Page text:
The Southwestern Historical Quarterly, Volume 54, July 1950 - April, 1951 Page: 376

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Southwestern Historical Quarterly

lieved the state was saturated with black slaves and that there was
danger of the South's becoming the Santo Domingo of North
America. The native "restrictionists" generally, and logically, as-
serted that slavery was not really profitable but that it gradually
impoverished both Southern soil and society. These men were not
incendiary, and they never attacked the ethics of slavery or the
morality of owners. As logical, and probably more honest, than
the defenders, they did use some of the same argumerits as North-
ern free-soilers. The rising tide of the emancipation crusade
stilled them. The number of native restrictionists, their distri-
bution in the states, their social and economic status (qne sus-
pects it was about the same as the defenders), and to what extent
anti-secessionists, submissionists, cooperationists, and reconstruc-
tionists drew membership from this group are all questions which
need further investigation. Slavery in Alabama provides a good
start for the researcher on this subject.
J. HORACE BASS
Agricultural and Mechanical College of Texas
Folk Laughter on the American Frontier. By Mody C. Boatright.
New York (The Macmillan Company), 1949. Pp. vii+ 182.
$3.00.
With three copyrights preceding the one for this printing,
Folk Laughter on the American Frontier must have established
itself among the reading public that enjoys this kind of an
approach to the civilization of the frontier. In how many respects
this printing differs from preceding ones, I have not checked,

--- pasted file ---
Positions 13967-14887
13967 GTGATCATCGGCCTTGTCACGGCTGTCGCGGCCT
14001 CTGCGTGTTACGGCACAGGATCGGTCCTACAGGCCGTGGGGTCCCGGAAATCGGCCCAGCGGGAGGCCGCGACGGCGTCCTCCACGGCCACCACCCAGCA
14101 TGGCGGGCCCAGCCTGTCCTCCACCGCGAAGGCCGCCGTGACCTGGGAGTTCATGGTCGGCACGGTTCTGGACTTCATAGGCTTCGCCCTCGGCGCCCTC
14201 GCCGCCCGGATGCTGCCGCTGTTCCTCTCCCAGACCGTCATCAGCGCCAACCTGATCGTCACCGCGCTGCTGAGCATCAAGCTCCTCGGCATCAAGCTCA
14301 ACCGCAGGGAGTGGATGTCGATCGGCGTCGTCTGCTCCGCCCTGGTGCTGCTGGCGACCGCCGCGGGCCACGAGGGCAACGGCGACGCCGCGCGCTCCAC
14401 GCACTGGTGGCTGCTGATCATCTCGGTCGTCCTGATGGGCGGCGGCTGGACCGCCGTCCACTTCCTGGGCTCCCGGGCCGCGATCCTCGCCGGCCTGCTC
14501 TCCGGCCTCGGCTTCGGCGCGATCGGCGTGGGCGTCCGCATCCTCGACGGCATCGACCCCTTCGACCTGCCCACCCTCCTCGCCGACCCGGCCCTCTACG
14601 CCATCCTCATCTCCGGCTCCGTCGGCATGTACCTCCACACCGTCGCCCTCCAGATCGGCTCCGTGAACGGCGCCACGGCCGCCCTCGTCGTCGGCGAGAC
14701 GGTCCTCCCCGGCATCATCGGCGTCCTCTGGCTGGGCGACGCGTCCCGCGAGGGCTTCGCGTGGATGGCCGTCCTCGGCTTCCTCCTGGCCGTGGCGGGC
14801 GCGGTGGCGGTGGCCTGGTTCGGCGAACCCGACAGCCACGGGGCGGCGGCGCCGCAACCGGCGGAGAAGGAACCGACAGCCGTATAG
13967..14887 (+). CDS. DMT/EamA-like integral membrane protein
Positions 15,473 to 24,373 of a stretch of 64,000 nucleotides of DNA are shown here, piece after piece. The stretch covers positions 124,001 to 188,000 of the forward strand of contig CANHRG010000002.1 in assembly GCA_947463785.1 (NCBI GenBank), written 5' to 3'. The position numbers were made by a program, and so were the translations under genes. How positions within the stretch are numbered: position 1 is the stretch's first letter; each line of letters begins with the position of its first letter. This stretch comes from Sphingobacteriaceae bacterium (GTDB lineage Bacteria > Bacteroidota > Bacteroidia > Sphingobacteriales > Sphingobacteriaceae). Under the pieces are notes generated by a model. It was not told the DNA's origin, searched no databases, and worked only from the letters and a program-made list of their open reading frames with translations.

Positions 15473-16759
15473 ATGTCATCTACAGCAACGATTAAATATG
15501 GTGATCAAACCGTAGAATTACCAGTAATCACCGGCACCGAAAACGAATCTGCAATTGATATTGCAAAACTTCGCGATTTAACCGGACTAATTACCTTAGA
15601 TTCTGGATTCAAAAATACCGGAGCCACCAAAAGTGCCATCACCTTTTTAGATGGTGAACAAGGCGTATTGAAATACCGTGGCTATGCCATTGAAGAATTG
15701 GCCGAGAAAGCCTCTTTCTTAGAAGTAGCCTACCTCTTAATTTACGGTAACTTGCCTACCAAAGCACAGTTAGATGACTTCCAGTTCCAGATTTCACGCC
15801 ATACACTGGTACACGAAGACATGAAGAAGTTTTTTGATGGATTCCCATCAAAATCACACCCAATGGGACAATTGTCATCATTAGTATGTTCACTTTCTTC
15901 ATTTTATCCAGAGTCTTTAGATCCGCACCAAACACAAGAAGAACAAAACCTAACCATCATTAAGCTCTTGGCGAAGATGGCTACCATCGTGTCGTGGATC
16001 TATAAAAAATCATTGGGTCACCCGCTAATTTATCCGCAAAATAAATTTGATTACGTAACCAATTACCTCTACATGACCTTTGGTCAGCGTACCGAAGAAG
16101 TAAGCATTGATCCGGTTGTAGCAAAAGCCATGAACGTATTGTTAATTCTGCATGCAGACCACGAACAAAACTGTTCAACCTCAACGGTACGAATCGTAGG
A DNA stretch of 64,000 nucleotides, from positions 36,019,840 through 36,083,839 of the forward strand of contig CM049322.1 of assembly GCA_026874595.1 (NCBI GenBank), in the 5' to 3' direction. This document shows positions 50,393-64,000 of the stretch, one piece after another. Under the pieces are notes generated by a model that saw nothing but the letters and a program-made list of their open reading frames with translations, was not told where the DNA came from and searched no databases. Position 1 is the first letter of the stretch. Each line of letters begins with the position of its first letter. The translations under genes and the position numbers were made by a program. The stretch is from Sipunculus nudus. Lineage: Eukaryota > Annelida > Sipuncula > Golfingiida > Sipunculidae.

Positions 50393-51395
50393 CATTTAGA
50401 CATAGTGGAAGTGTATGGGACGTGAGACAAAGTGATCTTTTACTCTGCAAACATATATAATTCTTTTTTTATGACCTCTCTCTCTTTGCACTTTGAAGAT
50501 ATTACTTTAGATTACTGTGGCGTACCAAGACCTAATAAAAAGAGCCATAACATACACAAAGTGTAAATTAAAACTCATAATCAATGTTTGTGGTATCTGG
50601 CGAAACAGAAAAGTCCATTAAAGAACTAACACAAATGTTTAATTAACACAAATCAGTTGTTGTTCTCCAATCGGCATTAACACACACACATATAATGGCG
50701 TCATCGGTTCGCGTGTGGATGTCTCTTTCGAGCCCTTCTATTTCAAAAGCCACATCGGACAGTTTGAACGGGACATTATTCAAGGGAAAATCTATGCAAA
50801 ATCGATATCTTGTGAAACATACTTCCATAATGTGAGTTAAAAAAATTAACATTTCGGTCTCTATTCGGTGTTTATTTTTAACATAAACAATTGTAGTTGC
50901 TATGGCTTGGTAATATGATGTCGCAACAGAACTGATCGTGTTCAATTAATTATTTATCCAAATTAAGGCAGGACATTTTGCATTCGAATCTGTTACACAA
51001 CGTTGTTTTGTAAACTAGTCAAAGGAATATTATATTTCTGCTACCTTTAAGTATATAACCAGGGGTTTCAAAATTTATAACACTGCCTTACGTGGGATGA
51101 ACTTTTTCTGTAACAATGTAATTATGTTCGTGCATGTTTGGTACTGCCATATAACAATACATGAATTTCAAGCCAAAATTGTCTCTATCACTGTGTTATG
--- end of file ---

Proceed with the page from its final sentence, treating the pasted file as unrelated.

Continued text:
and in reading through this printing I was not wondering all
the time if this or that tale had appeared earlier.
In the acknowledgment the author and publishers state that
permission has been secured from thirty publishers to quote copy-
righted material from about forty titles. The table of contents
notes the arrangement of the stories under thirteen headings,
such as "A Whole Menagerie," "Manners and Men," "Loading the
Greenhorn," "The Art of Tall Lying," "The Stump," and "Free
Speech." The last heading, "Buoyant or Despairing?" confronts
the reader with the challenge to decide whether folk laughter was
merely an expression of buoyancy or an escape from despair.

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Texas State Historical Association. The Southwestern Historical Quarterly, Volume 54, July 1950 - April, 1951, periodical, 1951; Austin, Texas. (texashistory.unt.edu/ark:/67531/metapth101133/m1/488/ocr/: accessed December 8, 2016), University of North Texas Libraries, The Portal to Texas History, texashistory.unt.edu; crediting Texas State Historical Association.